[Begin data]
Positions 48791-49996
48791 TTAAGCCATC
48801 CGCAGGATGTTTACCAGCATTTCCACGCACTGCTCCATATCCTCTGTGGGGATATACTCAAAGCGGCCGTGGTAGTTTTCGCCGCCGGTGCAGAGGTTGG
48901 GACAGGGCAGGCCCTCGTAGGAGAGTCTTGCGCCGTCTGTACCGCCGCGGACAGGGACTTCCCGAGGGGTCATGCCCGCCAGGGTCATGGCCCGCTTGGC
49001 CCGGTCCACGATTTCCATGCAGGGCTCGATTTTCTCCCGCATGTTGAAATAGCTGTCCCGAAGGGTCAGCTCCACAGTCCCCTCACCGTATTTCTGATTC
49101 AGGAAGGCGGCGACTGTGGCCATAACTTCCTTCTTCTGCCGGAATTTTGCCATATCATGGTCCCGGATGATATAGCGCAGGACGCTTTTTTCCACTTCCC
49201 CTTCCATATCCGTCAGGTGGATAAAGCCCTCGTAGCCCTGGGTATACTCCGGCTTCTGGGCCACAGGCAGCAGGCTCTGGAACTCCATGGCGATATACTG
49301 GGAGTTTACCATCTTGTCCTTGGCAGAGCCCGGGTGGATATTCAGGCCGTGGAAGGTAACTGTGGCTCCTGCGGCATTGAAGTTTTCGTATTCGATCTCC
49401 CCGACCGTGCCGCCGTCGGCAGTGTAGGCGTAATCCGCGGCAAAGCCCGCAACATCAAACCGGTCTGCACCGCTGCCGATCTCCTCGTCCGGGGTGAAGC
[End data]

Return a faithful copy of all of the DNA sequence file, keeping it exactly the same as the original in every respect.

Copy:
Positions 48791-49996
48791 TTAAGCCATC
48801 CGCAGGATGTTTACCAGCATTTCCACGCACTGCTCCATATCCTCTGTGGGGATATACTCAAAGCGGCCGTGGTAGTTTTCGCCGCCGGTGCAGAGGTTGG
48901 GACAGGGCAGGCCCTCGTAGGAGAGTCTTGCGCCGTCTGTACCGCCGCGGACAGGGACTTCCCGAGGGGTCATGCCCGCCAGGGTCATGGCCCGCTTGGC
49001 CCGGTCCACGATTTCCATGCAGGGCTCGATTTTCTCCCGCATGTTGAAATAGCTGTCCCGAAGGGTCAGCTCCACAGTCCCCTCACCGTATTTCTGATTC
49101 AGGAAGGCGGCGACTGTGGCCATAACTTCCTTCTTCTGCCGGAATTTTGCCATATCATGGTCCCGGATGATATAGCGCAGGACGCTTTTTTCCACTTCCC
49201 CTTCCATATCCGTCAGGTGGATAAAGCCCTCGTAGCCCTGGGTATACTCCGGCTTCTGGGCCACAGGCAGCAGGCTCTGGAACTCCATGGCGATATACTG
49301 GGAGTTTACCATCTTGTCCTTGGCAGAGCCCGGGTGGATATTCAGGCCGTGGAAGGTAACTGTGGCTCCTGCGGCATTGAAGTTTTCGTATTCGATCTCC
49401 CCGACCGTGCCGCCGTCGGCAGTGTAGGCGTAATCCGCGGCAAAGCCCGCAACATCAAACCGGTCTGCACCGCTGCCGATCTCCTCGTCCGGGGTGAAGC